We could use the minor scale to build minor chords, by modifying the scale degree formula to 1, 3, 5, and 7 of the natural minor scale. But, the accepted standardization is to use the Major scale when constructing chords, regardless of the type or quality of the chord as all chords can then be referenced against the one ‘master scale’.
If you are unfamiliar with intervals and/or scale degree formulas and constructing chords in general, be sure to check out my article on guitar chord theory which covers all aspects.
How to play min7 Chords
The chart below shows an Amin chord compared to an Amin7 chord. Be sure to click here if you need to brush up on reading chord charts.
To change an Amin chord to an Amin7 we simply lift the ring finger and allow the open G string to be open. This replaces the second A with a G (the flattened 7th scale degree from our major scale) which is required to form an Amin7 chord.
Below are examples for all basic minor 7 chords.
Minor 7 Barre Chords
Take a look at some of the open chord shapes above and you’ll notice a couple of shapes in particular that are moveable, allowing us to play min7 chords all over the neck.
For example, our Fmin7 shape is already a partial barre chord, as can be seen in the example below it of Gmin7 which simply moves the shape 2 frets higher up the neck.
Fmin7 Shape – Partial Barre Chord Shape
I first stumbled across em7 when learning Chris Cornell’s “Like a Stone”.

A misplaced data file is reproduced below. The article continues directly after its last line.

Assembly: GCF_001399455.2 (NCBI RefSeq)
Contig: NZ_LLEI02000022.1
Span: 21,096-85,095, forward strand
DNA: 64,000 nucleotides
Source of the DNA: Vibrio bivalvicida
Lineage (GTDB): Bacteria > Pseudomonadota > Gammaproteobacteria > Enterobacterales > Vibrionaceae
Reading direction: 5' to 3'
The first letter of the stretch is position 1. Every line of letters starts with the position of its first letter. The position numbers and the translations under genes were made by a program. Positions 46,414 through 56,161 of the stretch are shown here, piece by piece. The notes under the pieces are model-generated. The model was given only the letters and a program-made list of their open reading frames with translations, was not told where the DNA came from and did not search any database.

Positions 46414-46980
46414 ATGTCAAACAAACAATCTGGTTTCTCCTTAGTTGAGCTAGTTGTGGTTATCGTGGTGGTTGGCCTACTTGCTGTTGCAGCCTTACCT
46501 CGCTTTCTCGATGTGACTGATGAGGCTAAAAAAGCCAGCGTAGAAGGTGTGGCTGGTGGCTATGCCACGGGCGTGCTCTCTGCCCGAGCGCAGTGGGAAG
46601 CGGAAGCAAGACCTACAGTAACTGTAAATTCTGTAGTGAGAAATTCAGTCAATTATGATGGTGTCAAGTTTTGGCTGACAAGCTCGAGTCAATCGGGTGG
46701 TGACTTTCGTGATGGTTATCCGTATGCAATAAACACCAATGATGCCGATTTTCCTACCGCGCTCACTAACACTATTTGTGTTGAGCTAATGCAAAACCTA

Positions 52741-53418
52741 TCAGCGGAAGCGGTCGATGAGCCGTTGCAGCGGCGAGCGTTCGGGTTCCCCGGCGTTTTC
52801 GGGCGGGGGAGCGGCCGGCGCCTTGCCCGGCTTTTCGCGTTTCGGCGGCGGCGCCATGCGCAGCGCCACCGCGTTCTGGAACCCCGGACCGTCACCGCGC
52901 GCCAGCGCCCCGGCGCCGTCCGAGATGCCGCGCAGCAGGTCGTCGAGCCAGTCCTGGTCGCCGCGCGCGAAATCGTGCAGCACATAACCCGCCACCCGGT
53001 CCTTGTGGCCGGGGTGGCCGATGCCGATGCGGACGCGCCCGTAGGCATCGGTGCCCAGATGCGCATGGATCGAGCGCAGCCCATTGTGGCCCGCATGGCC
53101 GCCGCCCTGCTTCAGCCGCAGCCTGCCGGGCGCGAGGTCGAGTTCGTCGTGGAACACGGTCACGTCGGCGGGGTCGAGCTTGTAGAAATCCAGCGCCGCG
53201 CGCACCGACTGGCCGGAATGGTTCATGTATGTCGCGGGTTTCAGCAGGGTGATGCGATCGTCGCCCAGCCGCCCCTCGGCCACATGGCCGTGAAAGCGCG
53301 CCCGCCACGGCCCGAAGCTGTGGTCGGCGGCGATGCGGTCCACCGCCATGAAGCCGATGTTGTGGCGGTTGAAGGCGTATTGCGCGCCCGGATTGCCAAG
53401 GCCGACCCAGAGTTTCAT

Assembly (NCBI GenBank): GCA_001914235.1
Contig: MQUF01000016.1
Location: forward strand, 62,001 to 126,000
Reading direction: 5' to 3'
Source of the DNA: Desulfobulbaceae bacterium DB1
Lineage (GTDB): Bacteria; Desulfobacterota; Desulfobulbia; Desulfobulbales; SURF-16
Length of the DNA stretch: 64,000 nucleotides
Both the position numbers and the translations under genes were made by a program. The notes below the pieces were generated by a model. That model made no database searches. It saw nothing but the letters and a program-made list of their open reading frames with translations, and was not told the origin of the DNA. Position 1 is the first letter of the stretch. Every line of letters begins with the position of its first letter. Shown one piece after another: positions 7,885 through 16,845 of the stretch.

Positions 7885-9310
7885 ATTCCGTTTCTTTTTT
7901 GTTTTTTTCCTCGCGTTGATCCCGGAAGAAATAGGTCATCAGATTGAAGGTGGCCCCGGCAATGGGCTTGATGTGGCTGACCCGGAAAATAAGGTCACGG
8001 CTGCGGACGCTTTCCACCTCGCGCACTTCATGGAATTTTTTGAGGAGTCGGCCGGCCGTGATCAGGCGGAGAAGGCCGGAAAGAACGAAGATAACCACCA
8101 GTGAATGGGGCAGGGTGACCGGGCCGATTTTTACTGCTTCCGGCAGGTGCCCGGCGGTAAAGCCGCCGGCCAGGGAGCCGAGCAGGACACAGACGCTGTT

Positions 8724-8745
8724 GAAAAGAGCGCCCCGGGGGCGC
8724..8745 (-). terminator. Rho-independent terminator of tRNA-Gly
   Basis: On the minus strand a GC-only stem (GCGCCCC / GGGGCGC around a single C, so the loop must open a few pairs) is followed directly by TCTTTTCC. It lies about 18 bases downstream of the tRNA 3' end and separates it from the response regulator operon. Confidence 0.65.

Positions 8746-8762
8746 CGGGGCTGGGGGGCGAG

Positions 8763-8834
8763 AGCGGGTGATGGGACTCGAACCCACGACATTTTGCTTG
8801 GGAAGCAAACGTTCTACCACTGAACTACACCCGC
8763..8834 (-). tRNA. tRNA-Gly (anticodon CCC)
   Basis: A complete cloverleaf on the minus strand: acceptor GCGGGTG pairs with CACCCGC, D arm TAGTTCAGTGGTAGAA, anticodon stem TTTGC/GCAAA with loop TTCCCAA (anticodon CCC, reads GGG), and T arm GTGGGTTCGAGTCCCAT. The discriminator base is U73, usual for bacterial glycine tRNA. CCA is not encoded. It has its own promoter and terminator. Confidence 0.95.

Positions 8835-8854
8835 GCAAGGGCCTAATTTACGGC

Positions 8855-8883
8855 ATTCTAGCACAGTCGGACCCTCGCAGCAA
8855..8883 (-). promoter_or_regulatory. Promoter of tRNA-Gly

It’s a simple chord to play, only involving one finger and 5 open strings, but also makes a fine min7 barre chord shape. If you are already familiar with root 6 minor chord shapes, then it’s simply a matter of removing the pinky from the D string.
Another great min7 shape you can use is the Amin7 shape. If you are already familiar with using the Amin barre chord shape, simply lift your pinky off the fretboard and you have a min7 barre chord shape.
Technically we could barre all 6 strings, as the 6th sting will also produce a note from the chord (the 5th scale degree) but this would be a slash chord and would be written: Bmin7/F♯ to indicate theF♯ in the bass.
How to Use Minor 7 Chords on the Guitar
Now that we know how to form both open position and moveable minor 7 chords, we can play minor 7 chords all across the neck. But, how do you go about using them musically?
In a major key, we can replace the ii (supertonic), iii (mediant), and vi (submediant) chords with minor 7 chords.
If we take the vi chord for example, which in the key of A is F#min. If we substitute this for an F#min7 we are adding a minor 7th which happens to be an E which is the 5th scale degree of the A Major scale, so all notes are still within the key of A.
If playing in a minor key this means we can replace the i, iv, and v chords with min7 substitutes.
Minor7 chords are a great way to add a little sophistication to an existing chord progression. If you’ve never integrated them into your playing before start by learning either your Amin7 or Emin7 shapes and from there, add a barre (two frets behind the lowest note for Emin7 and one fret behind for Amin7) for a simple way to add a lush, yet slightly melancholy sounding minor 7th chord anywhere on the neck.